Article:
Where you are doing something that is new to your company, but which has been done elsewhere, competitive data may be of some assistance (according to a third-party source, our competitor boosted their conversion rate X% by doing something similar).

The author suggests that experience will help: as you do more forecasts, you'll get better at it. And variance is to be expected when forecasting -you'll "nail" some forecasts and completely mss others, and "that's OK" (EN: whether it's "OK" depends heavily on corporate culture. Some organizations have little tolerance and a bad forecast could be a career-ending move, so proceed with caution and a lot of disclaimers.)

It's also noted that the potential impact of a change is only one factor to consider. You must also consider the cost of the initiative, the likelihood of success, the potential impact to other channels, the payback period, and the total impact on brand experience. Some of this will be plugged into the calculations of the return (the time value of money is of particular importance - failing to discount future income is a common mistake), others can preempt possible objections (if you don't indicate that you considered cannibalization, a detractor can easily suggest it as a counterpoint, even without evidence).

Pushing Dynamic Prioritization

Getting an organization to adopt this methodology is a difficult prospect: it is a dramatic shift that takes the decision-making power away from senior executives (EN: and places it in the analytics department, naturally), which is a cultural change that those who currently hold power will resist.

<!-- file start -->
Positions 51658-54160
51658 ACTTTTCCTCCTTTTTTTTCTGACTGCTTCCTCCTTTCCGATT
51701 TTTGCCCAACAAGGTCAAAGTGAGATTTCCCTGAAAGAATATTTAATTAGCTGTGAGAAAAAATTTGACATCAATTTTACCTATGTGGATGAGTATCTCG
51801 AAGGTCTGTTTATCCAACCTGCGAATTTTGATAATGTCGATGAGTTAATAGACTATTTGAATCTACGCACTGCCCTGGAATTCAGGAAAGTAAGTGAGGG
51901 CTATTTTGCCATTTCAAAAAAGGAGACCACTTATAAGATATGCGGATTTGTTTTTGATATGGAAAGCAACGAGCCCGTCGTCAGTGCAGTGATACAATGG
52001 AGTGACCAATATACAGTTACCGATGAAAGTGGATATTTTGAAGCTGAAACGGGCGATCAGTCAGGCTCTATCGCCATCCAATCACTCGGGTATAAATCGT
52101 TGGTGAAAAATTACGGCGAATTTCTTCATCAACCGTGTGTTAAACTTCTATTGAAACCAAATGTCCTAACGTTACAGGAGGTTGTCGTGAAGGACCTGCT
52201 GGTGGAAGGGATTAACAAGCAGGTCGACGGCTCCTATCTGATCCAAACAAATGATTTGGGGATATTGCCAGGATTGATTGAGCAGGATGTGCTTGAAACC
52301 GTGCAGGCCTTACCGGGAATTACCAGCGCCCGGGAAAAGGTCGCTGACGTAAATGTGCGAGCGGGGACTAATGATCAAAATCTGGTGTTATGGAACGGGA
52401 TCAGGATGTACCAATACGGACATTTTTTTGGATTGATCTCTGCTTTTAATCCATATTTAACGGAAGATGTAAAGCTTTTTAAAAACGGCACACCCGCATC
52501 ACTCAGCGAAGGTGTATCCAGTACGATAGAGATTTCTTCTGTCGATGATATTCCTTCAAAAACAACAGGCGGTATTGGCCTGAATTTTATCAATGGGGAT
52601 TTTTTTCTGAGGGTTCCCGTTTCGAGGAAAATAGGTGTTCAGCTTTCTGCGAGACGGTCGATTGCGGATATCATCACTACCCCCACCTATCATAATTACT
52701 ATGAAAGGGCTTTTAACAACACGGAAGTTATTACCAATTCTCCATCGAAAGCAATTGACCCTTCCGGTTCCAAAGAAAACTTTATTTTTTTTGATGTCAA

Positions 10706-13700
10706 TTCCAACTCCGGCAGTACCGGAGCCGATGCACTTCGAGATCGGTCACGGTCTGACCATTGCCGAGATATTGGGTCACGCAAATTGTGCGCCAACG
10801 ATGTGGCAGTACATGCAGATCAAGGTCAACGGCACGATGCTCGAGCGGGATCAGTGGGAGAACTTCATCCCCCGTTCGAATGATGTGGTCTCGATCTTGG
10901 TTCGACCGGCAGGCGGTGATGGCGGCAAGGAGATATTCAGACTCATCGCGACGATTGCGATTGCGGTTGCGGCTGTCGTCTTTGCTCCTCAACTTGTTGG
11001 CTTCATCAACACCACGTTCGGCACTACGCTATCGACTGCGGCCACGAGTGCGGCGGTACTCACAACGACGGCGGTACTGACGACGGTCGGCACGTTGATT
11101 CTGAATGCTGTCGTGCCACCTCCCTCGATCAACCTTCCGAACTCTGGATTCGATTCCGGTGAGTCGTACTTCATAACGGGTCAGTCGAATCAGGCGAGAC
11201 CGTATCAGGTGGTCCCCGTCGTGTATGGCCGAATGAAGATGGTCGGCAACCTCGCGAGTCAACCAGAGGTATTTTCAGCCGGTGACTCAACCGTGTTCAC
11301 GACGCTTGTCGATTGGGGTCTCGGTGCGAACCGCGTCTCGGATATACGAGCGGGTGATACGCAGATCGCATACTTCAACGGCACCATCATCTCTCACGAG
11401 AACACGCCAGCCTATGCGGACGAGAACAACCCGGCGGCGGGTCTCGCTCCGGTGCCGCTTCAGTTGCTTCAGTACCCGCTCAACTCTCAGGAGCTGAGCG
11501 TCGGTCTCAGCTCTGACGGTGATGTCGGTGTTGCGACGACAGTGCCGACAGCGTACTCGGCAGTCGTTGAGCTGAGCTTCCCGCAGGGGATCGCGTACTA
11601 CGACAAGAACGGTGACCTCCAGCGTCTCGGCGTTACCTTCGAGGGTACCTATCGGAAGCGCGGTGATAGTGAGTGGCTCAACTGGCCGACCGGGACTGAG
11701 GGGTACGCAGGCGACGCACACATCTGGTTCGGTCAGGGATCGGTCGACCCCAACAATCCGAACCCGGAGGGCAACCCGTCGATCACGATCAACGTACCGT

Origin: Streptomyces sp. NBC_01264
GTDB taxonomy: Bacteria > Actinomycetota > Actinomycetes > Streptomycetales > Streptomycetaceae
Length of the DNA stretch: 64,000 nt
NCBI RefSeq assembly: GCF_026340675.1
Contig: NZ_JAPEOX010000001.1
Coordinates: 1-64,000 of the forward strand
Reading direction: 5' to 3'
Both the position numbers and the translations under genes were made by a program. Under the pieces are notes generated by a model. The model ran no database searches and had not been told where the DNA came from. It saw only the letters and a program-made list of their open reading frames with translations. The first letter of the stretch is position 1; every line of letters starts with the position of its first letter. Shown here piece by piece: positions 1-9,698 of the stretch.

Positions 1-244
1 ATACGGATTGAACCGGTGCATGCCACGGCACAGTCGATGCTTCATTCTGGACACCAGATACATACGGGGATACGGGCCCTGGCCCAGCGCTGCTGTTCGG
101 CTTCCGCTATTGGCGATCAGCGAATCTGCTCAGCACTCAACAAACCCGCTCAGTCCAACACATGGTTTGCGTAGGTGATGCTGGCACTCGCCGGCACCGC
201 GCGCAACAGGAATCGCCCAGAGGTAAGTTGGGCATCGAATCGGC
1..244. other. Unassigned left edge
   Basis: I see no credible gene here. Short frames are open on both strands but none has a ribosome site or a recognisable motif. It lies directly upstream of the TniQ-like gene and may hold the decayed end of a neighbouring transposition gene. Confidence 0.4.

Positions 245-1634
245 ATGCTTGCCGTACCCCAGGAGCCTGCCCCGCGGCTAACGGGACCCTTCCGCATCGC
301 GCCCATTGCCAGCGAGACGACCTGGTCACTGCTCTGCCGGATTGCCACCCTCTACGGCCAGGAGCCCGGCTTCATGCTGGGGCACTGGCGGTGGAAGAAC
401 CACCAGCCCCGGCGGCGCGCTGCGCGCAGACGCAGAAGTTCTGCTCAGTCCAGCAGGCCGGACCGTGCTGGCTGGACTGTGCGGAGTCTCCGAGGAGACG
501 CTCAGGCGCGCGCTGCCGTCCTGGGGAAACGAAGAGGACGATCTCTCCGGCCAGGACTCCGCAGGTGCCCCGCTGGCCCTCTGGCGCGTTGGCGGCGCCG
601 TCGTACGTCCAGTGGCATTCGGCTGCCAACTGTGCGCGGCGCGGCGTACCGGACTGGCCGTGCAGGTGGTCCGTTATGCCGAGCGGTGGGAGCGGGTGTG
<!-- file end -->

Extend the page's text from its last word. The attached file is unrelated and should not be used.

A good approach would be to start small: demonstrate the value of analytics to assessing the profit potential of projects. You definitely should not attempt to sell it as a method for prioritizing all work until you have demonstrated its suitability and accuracy. This will get people used to seeing analytics, and those whose projects gain approval based on analytics can be counted on for support.

From there, use analytics as a basis for making new proposals based on findings, demonstrating that analytics can not only assess the ideas others have suggested, but be used as a method for discovering ideas that would otherwise have been overlooked. This will also gather support.

Eventually, analytics will come to the attention of the executives, who can be convinced of its accuracy and validity, such that analytics becomes the standard against which projects will be assessed. Specifically, to gain approval and funding, any new project must be backed by a projection based on analytics.

From there, it is a much smaller step to making analytics the primary criteria for selecting projects, and to negotiate shortening the budgetary cycle.